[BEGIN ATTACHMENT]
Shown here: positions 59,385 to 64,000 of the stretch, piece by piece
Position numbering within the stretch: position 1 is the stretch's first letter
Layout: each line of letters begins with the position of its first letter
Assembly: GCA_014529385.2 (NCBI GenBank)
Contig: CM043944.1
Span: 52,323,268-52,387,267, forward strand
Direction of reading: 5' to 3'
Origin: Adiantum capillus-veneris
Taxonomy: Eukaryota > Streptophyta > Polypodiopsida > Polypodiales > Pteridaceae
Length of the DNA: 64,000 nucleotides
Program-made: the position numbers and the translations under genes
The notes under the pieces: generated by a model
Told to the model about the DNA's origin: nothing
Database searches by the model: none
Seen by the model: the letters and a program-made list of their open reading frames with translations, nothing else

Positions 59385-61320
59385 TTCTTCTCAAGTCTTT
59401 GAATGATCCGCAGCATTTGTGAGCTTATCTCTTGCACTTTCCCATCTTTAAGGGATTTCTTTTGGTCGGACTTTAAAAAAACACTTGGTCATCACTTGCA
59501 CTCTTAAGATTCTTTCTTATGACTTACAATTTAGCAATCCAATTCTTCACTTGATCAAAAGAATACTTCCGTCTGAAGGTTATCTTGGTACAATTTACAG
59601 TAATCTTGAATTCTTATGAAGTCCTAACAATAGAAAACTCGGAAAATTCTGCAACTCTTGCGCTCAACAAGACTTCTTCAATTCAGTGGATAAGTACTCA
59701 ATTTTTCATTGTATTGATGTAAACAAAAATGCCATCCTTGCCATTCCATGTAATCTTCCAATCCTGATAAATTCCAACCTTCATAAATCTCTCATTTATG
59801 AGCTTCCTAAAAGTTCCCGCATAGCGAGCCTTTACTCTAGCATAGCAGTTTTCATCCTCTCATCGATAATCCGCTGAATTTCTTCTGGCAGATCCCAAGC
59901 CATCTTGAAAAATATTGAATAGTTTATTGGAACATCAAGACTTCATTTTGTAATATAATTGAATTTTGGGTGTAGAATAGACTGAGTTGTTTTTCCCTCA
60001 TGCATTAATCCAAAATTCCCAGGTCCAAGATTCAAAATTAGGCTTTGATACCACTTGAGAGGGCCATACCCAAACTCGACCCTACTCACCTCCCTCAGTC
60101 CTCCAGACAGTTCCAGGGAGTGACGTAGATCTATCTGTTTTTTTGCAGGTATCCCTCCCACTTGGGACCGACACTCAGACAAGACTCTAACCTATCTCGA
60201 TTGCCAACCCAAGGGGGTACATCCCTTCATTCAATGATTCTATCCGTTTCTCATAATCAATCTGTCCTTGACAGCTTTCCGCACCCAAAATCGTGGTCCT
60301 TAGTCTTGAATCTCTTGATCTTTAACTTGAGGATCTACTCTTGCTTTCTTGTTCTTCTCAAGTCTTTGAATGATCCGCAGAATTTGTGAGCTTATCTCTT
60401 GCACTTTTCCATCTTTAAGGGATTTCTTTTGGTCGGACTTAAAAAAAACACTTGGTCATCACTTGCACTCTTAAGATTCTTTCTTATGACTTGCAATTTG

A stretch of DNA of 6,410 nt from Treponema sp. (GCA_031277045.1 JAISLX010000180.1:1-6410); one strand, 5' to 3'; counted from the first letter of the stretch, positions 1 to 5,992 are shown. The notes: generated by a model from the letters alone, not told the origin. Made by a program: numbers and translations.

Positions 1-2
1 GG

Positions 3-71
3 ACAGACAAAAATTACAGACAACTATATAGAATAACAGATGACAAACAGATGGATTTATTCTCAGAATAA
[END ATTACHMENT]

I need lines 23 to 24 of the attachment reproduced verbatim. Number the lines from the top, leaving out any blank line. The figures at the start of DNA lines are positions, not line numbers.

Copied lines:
59901 CATCTTGAAAAATATTGAATAGTTTATTGGAACATCAAGACTTCATTTTGTAATATAATTGAATTTTGGGTGTAGAATAGACTGAGTTGTTTTTCCCTCA
60001 TGCATTAATCCAAAATTCCCAGGTCCAAGATTCAAAATTAGGCTTTGATACCACTTGAGAGGGCCATACCCAAACTCGACCCTACTCACCTCCCTCAGTC